Dissertation Sampler: 2014

Laney Graduate School

Doctoral education at Emory, a top national research university, provides the creation and transmission of new knowledge to the next generation of intellectual leaders. Students at Emory's Laney Graduate School are future intellectual leaders who will affect society.

Emory encourages scholarship about solutions to pressing and complex public issues -- scholarship that takes risks, challenges conventions and crosses the boundaries of academic disciplines to reach outside the university and make a difference in the world.

Browse this page to read how selected 2014 PhD recipients describe their research and its impact. For more topics, review the full Doctor of Philosophy list and refer to the Electronic Theses and Dissertations database.

Ana E. Schaller de la Cova

Ana Schaller de la CovaDissertation: Secular and Islamic Schooling in Senegal: Reconfiguring Knowledge and Opportunity in Uncertain Times

Adviser: Bruce M. Knauft, Samuel C. Dobbs Professor of Anthropology

Simplifying the abstract: How I'd explain my research to friends

My research examines the role of Islamic and secular schools in helping urban Senegalese youth navigate life's challenges in times of economic instability. It is based on 22 months of anthropological fieldwork in Dakar, Senegal's capital city. In this former French colony and largely Muslim nation, education both enables people in the pursuit of their life goals and engenders considerable frustration and disillusionment when it fails to connect youth to work opportunities. This fundamental duality of schooling challenges the received notion that education in the developing world is the key to national prosperity and to the realization of individual success.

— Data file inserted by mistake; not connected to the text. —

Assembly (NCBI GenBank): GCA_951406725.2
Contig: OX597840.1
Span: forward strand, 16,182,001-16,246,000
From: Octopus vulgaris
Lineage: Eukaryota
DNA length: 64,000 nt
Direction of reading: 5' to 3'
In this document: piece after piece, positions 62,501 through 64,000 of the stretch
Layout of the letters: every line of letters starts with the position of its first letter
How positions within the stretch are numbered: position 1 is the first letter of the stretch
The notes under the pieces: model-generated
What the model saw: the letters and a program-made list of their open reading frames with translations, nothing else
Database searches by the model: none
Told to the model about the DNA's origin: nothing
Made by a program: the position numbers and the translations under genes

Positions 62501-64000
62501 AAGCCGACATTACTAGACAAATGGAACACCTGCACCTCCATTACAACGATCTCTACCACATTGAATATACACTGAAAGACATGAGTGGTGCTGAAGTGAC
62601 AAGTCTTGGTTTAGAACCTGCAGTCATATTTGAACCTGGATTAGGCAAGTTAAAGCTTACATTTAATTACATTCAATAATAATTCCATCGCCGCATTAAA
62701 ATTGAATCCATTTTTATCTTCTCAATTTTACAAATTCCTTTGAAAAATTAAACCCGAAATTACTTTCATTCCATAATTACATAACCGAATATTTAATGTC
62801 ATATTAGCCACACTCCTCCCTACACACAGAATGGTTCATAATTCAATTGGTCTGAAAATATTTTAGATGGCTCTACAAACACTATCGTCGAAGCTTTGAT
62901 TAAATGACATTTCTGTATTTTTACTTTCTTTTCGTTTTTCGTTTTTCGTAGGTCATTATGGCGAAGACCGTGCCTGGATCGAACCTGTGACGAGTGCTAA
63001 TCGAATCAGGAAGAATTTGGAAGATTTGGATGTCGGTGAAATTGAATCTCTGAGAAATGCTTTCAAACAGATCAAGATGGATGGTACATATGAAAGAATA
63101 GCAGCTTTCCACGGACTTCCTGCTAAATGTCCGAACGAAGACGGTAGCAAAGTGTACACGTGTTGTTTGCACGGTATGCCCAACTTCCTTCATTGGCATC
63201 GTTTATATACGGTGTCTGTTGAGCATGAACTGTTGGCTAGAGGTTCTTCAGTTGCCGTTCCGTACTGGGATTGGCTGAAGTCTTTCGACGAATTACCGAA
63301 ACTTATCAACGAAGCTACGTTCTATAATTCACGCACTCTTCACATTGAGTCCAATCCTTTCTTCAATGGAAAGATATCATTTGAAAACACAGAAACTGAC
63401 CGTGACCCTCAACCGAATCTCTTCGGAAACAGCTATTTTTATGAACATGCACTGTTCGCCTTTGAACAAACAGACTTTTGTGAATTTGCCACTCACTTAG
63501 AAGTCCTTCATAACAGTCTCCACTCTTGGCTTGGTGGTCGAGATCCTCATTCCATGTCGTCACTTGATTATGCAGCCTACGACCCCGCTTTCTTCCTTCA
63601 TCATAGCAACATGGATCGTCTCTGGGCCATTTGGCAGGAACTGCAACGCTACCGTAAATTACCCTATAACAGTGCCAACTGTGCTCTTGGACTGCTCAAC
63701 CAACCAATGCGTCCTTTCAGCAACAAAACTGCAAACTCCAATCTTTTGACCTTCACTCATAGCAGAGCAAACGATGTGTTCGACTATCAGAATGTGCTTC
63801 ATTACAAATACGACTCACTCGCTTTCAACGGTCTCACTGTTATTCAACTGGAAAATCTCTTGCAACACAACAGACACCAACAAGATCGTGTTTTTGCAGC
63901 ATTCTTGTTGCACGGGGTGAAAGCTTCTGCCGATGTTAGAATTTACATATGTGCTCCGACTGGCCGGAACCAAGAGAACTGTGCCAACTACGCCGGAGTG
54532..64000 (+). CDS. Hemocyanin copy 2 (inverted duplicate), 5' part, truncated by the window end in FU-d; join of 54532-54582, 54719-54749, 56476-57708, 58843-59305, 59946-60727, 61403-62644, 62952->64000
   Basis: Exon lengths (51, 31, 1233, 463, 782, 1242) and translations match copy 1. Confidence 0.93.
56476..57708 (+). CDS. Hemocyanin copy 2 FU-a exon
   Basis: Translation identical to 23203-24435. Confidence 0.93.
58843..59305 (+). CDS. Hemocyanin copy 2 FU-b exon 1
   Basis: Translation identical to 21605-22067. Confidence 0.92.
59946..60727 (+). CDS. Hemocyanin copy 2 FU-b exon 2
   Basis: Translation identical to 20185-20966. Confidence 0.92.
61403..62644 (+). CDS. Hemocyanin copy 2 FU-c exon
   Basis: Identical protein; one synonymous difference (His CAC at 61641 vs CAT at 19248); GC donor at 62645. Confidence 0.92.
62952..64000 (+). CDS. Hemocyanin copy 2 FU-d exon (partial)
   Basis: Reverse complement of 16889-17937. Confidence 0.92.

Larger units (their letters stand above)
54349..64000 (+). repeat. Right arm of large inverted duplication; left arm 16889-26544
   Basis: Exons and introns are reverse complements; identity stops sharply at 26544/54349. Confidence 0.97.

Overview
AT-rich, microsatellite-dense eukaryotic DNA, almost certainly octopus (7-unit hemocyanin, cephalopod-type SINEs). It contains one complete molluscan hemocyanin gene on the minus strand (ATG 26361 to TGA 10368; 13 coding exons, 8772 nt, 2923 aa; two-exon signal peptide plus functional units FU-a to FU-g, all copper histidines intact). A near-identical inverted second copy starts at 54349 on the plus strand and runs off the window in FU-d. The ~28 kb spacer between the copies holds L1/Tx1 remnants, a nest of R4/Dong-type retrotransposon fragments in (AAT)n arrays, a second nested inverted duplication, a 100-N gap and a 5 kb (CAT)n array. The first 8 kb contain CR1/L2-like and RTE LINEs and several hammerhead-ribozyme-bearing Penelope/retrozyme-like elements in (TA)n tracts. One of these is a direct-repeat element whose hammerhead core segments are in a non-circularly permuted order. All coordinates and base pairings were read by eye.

Making a difference: How my research is having an impact

Amid all sorts of misinformation and rhetoric about globalization, Islamic education, and youth in the developing world, I hope my research shows that the reality of people's experience is more complicated and contradictory. We need to look more critically at how knowledge is understood and used and face its contradictions, gaps and inequities head on. Education could be a much more positive force if pedagogy was revised to value greater student participation and emphasize on dialogic forms of knowing. To this I would add the ethos of pragmatic improvisation -- known in Senegal as "goorgoorlouisme" -- that was the touchstone of my research in Dakar, Senegal.

What I'm doing after graduation

Lecturer in History and International Studies at Portland State University; Follow-up research in Senegal

Liz Cummins

Liz CumminsDissertation: Word, Object, Image: The Bed as a Sign in New Kingdom Egyptian Art

Adviser: Gay Robins, Samuel Candler Dobbs Professor of Art History

Simplifying the abstract: How I'd explain my research to friends

I examine the bed as word, object and image in New Kingdom Egypt (1550-1077 BC) in order to explore the bed's function within the conceptual structure of ancient Egyptian art. Like many western cultures today, the Egyptians associated the bed with the concepts of sleep, death and sexual activity, but the framework in which it was comprehended was quite different from today. I argue that the bed signaled to the viewer that the occupant was in a transitional state, and the ultimate function for the sign of the bed was to aid in the rebirth of its occupant.

Making a difference: How my research is having an impact